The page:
Beta Reading

readingBeta readers are a boon to the independently published. When it becomes obvious you’re not going to be able to afford an editor (I really miss mine!), having a set of eyes other than your own helps. Of course, beta reading can be a crap shoot. You’re generally asking another writer to look at your work. Some will look at it as a reader. Some may actually show some editing chops. And some… Well…

A few things you want to remember when you do put your work out there for a trial run.

  • Beta reading is almost always a volunteer gig. You may not like the feedback or get your work back in the time you want, but you’re not paying them. At best, you’re bartering. So no matter how well or how poorly it goes, remember, they’re basically doing you a favor.
  • I like a mix of readers. I usually ask three or four. One will go into the work blind, completely unfamiliar with my work. (Works great with a series for finding those assumptions about what the reader knows.) I have an uber-fan (Hi, Jenn!) who nonetheless doesn’t spare my feelings. And then one who generally knows about my work, but isn’t quite so invested in it.
  • If you have multiple betas, one inevitably will drop out. It happens. Maybe they didn’t like your story, or real life got in the way. Or it’s just not a priority for them. Might be your baby, but it’s more or less one more thing on the TBR stack to some people. Remember, this is a volunteer effort. They’re under no obligation to finish.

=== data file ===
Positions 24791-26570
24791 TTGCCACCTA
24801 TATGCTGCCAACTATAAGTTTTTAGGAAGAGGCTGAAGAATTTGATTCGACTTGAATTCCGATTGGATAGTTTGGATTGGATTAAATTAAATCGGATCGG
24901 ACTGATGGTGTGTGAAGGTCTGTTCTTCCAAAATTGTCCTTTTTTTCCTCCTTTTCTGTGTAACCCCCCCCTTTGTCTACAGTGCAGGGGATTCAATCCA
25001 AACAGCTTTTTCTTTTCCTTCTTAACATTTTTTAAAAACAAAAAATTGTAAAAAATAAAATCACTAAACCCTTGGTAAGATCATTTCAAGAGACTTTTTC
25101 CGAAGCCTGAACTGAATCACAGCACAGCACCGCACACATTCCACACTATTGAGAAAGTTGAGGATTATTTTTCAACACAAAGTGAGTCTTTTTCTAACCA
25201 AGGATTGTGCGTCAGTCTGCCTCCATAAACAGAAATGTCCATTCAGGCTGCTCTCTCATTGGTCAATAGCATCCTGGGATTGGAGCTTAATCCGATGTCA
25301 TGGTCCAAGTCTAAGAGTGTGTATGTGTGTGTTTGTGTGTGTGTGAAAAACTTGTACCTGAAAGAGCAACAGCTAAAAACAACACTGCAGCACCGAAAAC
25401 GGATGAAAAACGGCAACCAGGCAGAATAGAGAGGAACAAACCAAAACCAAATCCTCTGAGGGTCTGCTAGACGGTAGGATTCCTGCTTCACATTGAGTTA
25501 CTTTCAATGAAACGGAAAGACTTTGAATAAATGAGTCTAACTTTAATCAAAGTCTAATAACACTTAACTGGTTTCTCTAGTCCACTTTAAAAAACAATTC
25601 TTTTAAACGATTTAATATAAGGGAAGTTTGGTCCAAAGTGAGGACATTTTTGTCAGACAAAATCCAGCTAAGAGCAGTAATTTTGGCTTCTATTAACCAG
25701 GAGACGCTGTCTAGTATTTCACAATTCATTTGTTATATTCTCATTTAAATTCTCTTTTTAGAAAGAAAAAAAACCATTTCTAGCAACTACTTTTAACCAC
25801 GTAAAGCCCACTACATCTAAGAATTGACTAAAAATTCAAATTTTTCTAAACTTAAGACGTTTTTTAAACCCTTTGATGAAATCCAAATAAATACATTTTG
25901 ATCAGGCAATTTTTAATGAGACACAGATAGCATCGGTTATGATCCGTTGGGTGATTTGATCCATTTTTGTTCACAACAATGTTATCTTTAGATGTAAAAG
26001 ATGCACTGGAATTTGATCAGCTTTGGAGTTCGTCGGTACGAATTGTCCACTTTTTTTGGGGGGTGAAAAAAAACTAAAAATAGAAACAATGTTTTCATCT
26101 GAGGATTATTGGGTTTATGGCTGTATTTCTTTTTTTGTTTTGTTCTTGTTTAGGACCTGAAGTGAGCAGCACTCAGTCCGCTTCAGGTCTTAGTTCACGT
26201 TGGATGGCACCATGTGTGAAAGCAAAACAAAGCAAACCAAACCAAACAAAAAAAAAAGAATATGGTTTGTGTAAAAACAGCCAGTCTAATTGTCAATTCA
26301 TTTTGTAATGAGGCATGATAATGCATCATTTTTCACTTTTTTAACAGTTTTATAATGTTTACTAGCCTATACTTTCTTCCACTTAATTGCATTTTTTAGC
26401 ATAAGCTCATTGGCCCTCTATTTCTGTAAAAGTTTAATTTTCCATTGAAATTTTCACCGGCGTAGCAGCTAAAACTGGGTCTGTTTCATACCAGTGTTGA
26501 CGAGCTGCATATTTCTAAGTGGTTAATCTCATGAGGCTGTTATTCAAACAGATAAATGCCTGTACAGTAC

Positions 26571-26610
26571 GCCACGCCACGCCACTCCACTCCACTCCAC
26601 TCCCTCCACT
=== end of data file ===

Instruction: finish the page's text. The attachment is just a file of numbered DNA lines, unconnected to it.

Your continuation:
• Similarly, you may not like the feedback. Maybe they don’t get it, or you rub them the wrong way, or it’s not what either of you thought it was. Thank them for their time and move on. Remember, volunteers. They’re under no obligation to finish, and you’re under no obligation to take the feedback. It happens.
  • Establish the rules up front. What do you want from them? What are you trying to learn about your story? A lot of time, I’m usually trying to make sure I’m not contradicting myself within a story or within a series (depending on the beta.) Currently, No Marigolds in the Promised Land is out there, and I fully expect one of the betas to come back and ask “Who the hell is Admiral Burke, and didn’t she have kids in Broken Skies?”
  • Barter’s your buddy. I traded betas with most of my readers (not all of them, but most). Many writers take on this thankless task because they’re looking for someone to return the favor. Be open to this. And make sure it’s someone you know will give good feedback.